"It allows for better planning of staff time and the proper amount of vaccine at the correct location," Berg said.
When people make appointments, it allows staff to look up their history in the immunization registry, find out what is due and talk to the client.
"If appointments don't work for people, we have one North Shore clinic in Glendale without appointments," Berg said, adding that the nurses would also vaccinate people without appointments at other clinics, but that could involve a waiting period.
Department staff touch residents lives in other ways, both expected and unexpected.
They hold other clinics, checking blood pressure and cholesterol. They test the lake water at Doctors, Atwater and Klode parks for bacteria, quarantine animals and test for rabies, and work on regional planning for emergency preparedness for a natural disaster, an outbreak of a disease or an emergency caused by human error or malice.
Registered Sanitarian Brad Simerly inspects and licenses all food merchants, restaurants, swimming pools and hotels in the entire North Shore except for Glendale, which has its own part-time sanitarian.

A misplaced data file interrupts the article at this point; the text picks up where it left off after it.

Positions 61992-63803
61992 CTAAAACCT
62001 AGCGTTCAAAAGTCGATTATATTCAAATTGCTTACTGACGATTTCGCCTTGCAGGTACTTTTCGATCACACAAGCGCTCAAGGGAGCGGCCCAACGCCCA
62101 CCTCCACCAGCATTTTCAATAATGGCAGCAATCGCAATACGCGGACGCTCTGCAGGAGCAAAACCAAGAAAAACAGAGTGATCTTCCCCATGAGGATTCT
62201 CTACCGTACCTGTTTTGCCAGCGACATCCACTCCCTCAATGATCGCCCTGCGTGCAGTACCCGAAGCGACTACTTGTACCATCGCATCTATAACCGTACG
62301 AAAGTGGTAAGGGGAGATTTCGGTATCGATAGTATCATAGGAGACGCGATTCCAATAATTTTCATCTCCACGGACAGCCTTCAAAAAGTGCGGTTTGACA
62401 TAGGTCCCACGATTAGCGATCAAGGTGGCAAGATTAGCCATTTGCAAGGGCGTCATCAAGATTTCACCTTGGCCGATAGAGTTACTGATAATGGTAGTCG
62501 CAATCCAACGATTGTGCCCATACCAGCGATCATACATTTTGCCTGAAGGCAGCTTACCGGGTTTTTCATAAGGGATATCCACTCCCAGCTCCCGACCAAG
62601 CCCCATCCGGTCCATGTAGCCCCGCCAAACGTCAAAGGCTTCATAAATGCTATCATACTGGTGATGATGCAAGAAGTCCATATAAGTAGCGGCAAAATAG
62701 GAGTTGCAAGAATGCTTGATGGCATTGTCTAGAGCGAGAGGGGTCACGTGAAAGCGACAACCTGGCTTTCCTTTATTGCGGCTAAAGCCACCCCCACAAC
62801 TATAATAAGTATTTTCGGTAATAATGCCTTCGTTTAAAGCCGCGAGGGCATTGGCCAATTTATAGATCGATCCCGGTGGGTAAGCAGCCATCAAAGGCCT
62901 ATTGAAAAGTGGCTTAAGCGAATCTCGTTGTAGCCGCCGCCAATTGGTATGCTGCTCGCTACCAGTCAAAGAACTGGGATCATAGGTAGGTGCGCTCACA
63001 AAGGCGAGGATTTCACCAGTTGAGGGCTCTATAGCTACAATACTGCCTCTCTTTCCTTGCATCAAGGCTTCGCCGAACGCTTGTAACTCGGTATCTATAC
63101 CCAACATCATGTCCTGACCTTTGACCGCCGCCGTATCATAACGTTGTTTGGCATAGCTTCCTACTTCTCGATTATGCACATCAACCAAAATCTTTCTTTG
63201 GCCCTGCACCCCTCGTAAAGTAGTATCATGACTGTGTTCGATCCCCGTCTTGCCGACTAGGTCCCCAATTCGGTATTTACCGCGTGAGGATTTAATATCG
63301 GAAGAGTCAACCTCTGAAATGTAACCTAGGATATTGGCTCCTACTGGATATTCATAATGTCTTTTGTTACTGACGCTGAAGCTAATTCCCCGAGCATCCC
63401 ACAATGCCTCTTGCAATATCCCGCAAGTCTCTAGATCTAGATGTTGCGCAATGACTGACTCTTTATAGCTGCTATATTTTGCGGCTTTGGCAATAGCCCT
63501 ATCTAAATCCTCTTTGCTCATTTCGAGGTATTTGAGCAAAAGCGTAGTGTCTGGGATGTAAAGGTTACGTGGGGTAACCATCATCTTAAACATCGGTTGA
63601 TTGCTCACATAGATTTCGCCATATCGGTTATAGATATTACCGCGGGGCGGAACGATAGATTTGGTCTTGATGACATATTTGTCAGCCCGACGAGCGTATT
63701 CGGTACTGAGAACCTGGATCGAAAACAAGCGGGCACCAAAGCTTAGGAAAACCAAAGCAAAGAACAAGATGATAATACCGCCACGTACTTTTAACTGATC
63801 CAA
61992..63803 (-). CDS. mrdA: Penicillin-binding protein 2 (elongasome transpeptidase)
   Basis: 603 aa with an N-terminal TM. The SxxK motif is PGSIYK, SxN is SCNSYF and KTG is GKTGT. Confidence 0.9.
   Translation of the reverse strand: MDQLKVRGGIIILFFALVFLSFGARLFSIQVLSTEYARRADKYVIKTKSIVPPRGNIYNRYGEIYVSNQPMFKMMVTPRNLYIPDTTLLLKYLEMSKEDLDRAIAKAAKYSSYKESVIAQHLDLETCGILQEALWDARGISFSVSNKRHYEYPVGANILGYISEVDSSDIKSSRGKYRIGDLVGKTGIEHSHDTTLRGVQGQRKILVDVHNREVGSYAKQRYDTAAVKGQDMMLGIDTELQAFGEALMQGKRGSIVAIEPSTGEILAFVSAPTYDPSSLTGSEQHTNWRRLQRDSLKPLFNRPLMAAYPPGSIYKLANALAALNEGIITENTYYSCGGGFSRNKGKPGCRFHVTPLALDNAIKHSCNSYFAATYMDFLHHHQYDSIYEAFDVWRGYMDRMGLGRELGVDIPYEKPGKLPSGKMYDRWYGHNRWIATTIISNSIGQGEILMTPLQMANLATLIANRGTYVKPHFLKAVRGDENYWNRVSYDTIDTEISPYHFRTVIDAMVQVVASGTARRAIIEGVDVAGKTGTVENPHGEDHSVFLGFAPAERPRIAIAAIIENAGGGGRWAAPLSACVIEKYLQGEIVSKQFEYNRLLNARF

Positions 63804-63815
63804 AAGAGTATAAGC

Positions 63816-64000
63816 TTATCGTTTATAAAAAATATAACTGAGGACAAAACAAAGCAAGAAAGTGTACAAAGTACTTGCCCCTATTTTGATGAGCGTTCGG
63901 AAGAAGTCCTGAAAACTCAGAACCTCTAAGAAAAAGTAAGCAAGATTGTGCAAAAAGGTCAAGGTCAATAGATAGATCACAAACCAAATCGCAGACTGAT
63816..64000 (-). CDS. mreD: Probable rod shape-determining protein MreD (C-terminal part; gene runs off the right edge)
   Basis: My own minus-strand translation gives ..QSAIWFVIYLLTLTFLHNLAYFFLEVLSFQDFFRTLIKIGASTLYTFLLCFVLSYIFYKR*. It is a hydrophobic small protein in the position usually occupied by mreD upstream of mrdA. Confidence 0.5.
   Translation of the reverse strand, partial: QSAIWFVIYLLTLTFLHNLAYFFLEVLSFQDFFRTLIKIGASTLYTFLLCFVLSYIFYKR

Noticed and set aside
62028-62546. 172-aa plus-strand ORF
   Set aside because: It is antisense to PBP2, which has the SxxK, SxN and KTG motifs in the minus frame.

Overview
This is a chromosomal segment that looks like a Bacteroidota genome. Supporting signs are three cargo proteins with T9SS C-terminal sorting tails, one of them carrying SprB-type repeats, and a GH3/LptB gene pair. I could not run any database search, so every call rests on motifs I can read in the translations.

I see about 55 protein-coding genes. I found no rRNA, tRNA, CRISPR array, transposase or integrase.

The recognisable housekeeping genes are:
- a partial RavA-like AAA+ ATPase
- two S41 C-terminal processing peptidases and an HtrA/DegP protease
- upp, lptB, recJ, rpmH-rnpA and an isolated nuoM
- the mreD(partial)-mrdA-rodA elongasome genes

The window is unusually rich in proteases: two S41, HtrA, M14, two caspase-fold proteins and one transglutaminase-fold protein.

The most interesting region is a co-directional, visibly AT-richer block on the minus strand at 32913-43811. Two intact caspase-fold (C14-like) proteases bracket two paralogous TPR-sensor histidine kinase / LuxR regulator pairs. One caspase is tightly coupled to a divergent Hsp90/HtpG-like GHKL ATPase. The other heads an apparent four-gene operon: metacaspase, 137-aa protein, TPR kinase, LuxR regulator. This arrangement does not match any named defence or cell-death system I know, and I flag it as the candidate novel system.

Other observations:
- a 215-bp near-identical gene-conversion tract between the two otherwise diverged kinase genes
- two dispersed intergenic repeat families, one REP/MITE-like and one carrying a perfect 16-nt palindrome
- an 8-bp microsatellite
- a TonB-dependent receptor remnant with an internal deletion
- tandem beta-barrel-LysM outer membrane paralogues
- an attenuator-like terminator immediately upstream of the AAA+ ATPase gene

"If you sell chips and candy bars, we have to inspect," Berg said.
It may be no surprise considering all the flooding in the North Shore since the mid 1990s, but the staff can and does answer questions about mold.
Bedbug class coming up
Also, the department plans to offer a class in March on how to treat for bedbugs.
"We are the information base for health concerns," Berg said. "Bedbugs are now through out the community."
The class will offer various tips.
"If you are traveling and staying in hotels, you should always keep your luggage in the bathroom," Berg said.
Residents can bring bedbugs to the department for help in making the identification.
"They must be in a sealed container," Berg said. "I am very good at identifying them."
The department works with the local police departments when they have complaints about compost piles or dog feces. The department does the investigation, the police handle citations if they become necessary.